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The Art Book for Children
Manufactured by Phaidon Press
May 2005
From School Library Journal
Grade 4-7–Large color reproductions expose readers to a wide variety of art, from the best-known paintings of the 14th and 15th centuries to contemporary photographs and wrap art. European, Asian, and American art is included in the more than 30 discussed works. Illustrations are arranged to fill single pages, spreads, and small squares. The text, at times calligraphic, becomes part of the art as it invites viewers to take more than a cursory look. Questions encourage readers to observe details, while statements of opinion help to provoke new thoughts and elicit emotional responses to the pieces. Because the book is not arranged by chronology, medium, or style, readers have the option to skip around, to pick and choose the works to study–much like visiting favorite paintings in a museum. A...

Hello, Fruit Face!
Claudia Strand
Mar 1999
From School Library Journal
Grade 4-8-Pictorial volumes that provide glimpses into the work of two very different artists. Journey features Bodmer's paintings of the Plains Indians. The Swiss artist's watercolor art, reproduced here on full and double-page spreads, accurately portrays a way of life soon to disappear. The accompanying text provides background on tepees, earth lodges, spiritual beliefs, and other aspects of Plains life. Readers interested in the remarkable journey of these two men can learn more about it in Russell Freedman's An Indian Winter (Holiday, 1992). Hello, Fruit Face! features the 16th-century Italian artist's unusual portraits composed of elements from the natural world. For example, the full-color portrait of Emperor Rudolf II as Vertumnus, the God of gardens and the seasons, is composed of fruit and flowers....

Portrait of Eccentricity: Arcimboldo and the Mannerist Grotesque
Giancarlo Maiorino
February 1987

Look! Zoom in on Art
Gillian Wolfe
January 2002
From School Library Journal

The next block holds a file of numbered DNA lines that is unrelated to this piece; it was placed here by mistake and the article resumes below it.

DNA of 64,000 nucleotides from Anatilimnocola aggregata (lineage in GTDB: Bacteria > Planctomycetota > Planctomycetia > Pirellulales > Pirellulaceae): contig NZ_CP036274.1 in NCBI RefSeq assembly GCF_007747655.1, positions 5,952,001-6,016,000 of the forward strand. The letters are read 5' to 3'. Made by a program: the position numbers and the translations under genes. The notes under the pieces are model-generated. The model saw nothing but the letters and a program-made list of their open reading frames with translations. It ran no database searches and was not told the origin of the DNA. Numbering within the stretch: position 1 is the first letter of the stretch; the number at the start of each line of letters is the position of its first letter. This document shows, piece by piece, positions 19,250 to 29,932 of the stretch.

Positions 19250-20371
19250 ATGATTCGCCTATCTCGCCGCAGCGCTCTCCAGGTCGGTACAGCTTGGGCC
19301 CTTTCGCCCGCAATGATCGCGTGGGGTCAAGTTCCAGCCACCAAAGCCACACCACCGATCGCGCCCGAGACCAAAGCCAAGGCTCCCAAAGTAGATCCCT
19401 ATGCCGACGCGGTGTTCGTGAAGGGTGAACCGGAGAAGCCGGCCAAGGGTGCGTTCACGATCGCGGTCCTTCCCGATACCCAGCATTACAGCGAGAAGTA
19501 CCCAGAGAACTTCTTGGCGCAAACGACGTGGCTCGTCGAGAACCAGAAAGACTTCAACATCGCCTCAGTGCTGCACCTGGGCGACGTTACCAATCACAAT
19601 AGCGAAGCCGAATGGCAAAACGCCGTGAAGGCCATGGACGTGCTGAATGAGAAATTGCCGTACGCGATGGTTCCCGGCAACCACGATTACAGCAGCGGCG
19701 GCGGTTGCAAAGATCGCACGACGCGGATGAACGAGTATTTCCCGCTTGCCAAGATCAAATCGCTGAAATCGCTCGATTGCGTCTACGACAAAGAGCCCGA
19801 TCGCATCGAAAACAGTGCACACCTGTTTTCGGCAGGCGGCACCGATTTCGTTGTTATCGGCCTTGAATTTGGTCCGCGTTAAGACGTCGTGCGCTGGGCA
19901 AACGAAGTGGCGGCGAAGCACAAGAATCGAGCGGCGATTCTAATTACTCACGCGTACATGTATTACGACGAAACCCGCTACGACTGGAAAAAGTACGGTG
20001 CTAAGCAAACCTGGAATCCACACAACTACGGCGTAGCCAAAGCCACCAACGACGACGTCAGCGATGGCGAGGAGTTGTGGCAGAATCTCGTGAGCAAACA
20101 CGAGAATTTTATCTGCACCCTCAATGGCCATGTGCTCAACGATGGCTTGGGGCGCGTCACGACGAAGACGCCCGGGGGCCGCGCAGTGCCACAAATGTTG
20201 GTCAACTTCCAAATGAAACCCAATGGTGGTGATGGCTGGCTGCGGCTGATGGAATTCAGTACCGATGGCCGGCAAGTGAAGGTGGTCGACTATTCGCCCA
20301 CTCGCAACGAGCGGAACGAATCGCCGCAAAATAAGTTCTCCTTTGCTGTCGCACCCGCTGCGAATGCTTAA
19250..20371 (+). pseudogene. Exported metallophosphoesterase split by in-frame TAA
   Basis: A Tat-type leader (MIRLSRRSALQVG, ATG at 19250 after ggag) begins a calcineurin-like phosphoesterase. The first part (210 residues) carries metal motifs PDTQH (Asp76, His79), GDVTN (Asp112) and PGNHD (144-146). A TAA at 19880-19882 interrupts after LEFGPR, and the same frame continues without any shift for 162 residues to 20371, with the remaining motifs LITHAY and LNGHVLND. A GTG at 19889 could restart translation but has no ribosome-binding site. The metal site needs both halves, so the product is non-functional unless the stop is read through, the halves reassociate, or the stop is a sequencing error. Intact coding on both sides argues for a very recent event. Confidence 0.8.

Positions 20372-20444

Grade 2-5-Eighteen paintings have been carefully chosen to invite children to look up, down, outside, inside, close up, all around, etc. Questions and activities on each spread encourage intense viewing. For example, "Look Behind" features two paintings, The Scullery Maid and William Hogarth's The Graham Children. For the former, the author asks, "What do you think will happen next?" and for the latter, "How would their lives have been different?" Work from the Renaissance to the present day is represented, and subjects include trapeze artists, clowns, trains, animals, and children. The last section, "Look It Up," functions as an index, giving biographical information about the artists and where to view the paintings. Unfortunately, it does not include answers to the questions asked throughout the text, and...

Making History: Surrealism and the Invention of a Political Culture
Kirsten Strom
March 2002
Book Description
In Making History, Kirsten Strom investigates the Surrealists' radical critique of history and historical authorship.

Mythologies of Vision: Image, Culture, and Visuality
Eduardo Neiva
March 1999
Norman Bryson, Professor of Art, Harvard University
"In an era when the division of labor drives intellectual life into ever narrower specializations, it is a delight to spend time with Professor Neiva. From animal ethology to the history of anamorphosis in painting, from Paracelsus to Freud, by way of eighteenth-century gardens of simulacra, twentieth-century sociology, and the vegetable hallucinations of Arcimboldo, there seems nothing that Professor Neiva's curiosity and erudition leaves untouched. Mythologies of Vision is a book of exceptional encounters and dazzling connections."

Keith Moxey, Professor of Art History, Barnard College/Columbia University
"Approaching the study of visual images from the perspective of a communication theorist, Professor Neiva addresses some of the most...

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